Educating and Mobilizing African American Communities in the Fight Against Prostate Cancer Panel Discussion

Panelists, which included disparity rally participants, had a lively discussion. They addressed key challenges towards eliminating the African American prostate cancer disparity and recapped their individual actions to help mobilize communities into action across the country.

“We are facing a prostate cancer crisis and have to change the culture within our communities from one of silence to one of openness and action towards eliminating the

prostate cancer disparity. “

-Mr. Thomas Farrington, President and Founder, PHEN

Adrian Backus, JD, MDiv, PHEN’s Director of Church Partnerships and Outreach, moderated the session and provided an overview of the prostate cancer disparity rally’s objectives:

  • To provide prostate cancer public awareness and education with a focus on patients, caregivers and men at high risk within Black communities.
  • To introduce PHEN innovative educational tools ( and to assist patients and families in managing early detection and disease care.
  • To educate and mobilize local leaders and patients to collaborate to continue the efforts initiated by the disparity rally.

Backus then played pre-recorded video messages that included Grant Hill, NBA Hall of Fame Player and Atlanta Hawks Executive. “Hello this is Grant Hill with the Atlanta Hawks, letting you know that prostate cancer is a crisis among black men.”  Hill is one of PHEN’s 72 Disparity Rally participants, which ranges from celebrities to clergy to medical professionals and survivors. Each have recorded prostate cancer awareness messages which are promoted via radio and social media. “We must raise knowledge and awareness about the benefit of prostate cancer early detection and mobilize action to eliminate this crisis.”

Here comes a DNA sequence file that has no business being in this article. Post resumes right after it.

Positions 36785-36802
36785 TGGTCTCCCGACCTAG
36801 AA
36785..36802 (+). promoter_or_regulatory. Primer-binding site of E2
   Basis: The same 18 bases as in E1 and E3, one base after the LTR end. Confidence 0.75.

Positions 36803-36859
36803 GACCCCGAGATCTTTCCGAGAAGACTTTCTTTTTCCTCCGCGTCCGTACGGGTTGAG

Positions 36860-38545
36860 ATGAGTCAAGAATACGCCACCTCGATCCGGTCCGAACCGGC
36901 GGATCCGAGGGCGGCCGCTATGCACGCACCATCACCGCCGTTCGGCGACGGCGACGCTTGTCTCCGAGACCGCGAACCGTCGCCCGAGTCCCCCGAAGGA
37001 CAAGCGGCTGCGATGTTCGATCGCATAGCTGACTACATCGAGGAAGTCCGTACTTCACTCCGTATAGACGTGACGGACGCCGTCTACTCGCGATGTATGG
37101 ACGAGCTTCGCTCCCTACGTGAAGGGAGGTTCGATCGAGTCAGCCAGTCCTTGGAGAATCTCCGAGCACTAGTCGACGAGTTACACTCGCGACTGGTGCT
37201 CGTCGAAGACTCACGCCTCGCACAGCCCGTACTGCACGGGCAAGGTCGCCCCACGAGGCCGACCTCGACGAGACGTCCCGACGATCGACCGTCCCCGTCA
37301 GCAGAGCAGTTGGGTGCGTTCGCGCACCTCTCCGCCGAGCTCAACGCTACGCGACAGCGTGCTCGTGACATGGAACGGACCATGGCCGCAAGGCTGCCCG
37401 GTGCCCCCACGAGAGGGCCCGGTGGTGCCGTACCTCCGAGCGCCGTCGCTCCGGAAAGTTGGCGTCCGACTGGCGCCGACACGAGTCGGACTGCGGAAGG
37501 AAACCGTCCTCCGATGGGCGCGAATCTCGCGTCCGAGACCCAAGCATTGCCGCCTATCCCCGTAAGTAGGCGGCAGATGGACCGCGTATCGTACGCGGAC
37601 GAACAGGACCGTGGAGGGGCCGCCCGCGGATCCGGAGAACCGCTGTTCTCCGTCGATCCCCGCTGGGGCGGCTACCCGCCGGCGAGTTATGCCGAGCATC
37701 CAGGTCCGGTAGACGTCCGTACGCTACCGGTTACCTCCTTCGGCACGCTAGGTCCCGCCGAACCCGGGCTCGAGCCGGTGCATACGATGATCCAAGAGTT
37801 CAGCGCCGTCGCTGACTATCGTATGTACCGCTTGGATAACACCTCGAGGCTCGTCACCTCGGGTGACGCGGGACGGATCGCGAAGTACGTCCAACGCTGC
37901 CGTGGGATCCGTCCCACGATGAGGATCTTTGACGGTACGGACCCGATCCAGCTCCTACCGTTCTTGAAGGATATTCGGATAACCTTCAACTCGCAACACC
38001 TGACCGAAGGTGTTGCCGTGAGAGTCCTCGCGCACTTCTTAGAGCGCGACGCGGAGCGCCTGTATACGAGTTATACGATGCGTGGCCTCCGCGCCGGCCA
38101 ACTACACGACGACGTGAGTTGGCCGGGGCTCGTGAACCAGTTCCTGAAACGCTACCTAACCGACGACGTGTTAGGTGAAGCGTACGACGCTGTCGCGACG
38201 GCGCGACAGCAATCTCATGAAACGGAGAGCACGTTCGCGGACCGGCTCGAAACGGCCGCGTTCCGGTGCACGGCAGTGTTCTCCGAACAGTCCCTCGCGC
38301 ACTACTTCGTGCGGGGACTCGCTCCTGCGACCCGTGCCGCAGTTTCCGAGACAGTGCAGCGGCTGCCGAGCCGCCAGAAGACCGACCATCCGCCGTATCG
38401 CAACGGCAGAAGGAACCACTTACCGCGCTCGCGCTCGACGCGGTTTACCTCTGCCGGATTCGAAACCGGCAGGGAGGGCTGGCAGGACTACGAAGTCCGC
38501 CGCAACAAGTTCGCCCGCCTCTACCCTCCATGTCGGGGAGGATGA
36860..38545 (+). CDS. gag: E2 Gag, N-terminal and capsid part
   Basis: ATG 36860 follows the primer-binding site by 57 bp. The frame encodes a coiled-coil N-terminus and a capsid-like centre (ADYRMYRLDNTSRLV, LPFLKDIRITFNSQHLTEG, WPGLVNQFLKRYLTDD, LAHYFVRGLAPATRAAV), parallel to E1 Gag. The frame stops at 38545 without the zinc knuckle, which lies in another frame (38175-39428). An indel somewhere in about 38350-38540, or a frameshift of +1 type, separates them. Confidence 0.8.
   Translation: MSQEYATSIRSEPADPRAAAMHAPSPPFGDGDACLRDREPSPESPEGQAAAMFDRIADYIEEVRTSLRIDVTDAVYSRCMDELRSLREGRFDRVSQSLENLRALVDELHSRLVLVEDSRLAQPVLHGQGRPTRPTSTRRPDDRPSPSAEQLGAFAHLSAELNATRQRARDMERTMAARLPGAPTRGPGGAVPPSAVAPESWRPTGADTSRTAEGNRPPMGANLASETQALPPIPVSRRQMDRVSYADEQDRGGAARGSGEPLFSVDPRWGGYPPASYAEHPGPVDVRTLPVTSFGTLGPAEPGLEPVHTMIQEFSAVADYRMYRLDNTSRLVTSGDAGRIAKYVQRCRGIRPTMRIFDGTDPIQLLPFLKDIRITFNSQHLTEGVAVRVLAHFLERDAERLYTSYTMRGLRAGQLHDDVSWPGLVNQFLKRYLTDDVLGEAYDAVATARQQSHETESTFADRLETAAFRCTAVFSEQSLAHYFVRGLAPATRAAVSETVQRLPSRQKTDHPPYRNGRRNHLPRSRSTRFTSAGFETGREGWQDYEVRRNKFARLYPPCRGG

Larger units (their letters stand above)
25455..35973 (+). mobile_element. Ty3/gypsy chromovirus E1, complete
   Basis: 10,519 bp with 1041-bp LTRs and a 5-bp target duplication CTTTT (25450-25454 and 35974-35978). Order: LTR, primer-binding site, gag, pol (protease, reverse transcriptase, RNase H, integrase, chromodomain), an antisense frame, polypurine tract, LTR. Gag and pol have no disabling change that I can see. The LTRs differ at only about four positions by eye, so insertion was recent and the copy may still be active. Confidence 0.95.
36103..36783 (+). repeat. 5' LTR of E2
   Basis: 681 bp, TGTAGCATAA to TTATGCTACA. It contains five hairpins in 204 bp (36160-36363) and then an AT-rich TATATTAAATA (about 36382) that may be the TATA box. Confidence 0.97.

“When you’re among a community of support you are able to find your way a lot better.”


“It can be polarizing, and it can be very difficult. It’s tough but when you know that you are not alone in it, it makes the journey a lot easier to go through.”

– Reverend Dr. Byron Benton, Senior Pastor, Mount Moriah Missionary Baptist Church, North Charleston, SC


We were making great progress. If you look at SC mortality rates for black men, they were decreasing as well as cancer mortality rates. But then you know what happened. COVID.”


“I think what we’re seeing in South Carolina is what we’re seeing all over the country. Many people did not get screened for any type of disease or cancer during COVID.”

-Marvella Ford, MD, Associate Director of Cancer Disparities, MUSC Hollings Cancer Center, Charleston, SC


“I’m doing a lot in Savannah, I’m very excited. It’s a lot but nothing can be gained if you don’t try.”

-Deacon Raymond Fuller, Jr., PHEN Ambassador, Savannah, GA

“Most of our states have offices of minority health and I think it’s important that we harness those resources because there’s untapped money there.”


“In many of our states I think we can tap into, and harness state funded higher education.”


“The models that I’ve seen that works best are partnerships, no one is funding solo operations.”


“At the end of the day, the Black church is still the premier organization in terms of a level of trust and people coming out.”

-Pastor / Representative James Gailliard, Senior Pastor, Word Tabernacle Church, State Representative, Rocky Mount, NC

“When I first encountered prostate cancer, it took me some time to decide what to do, but I was able to be in dialogue with so many men in the life of the church.”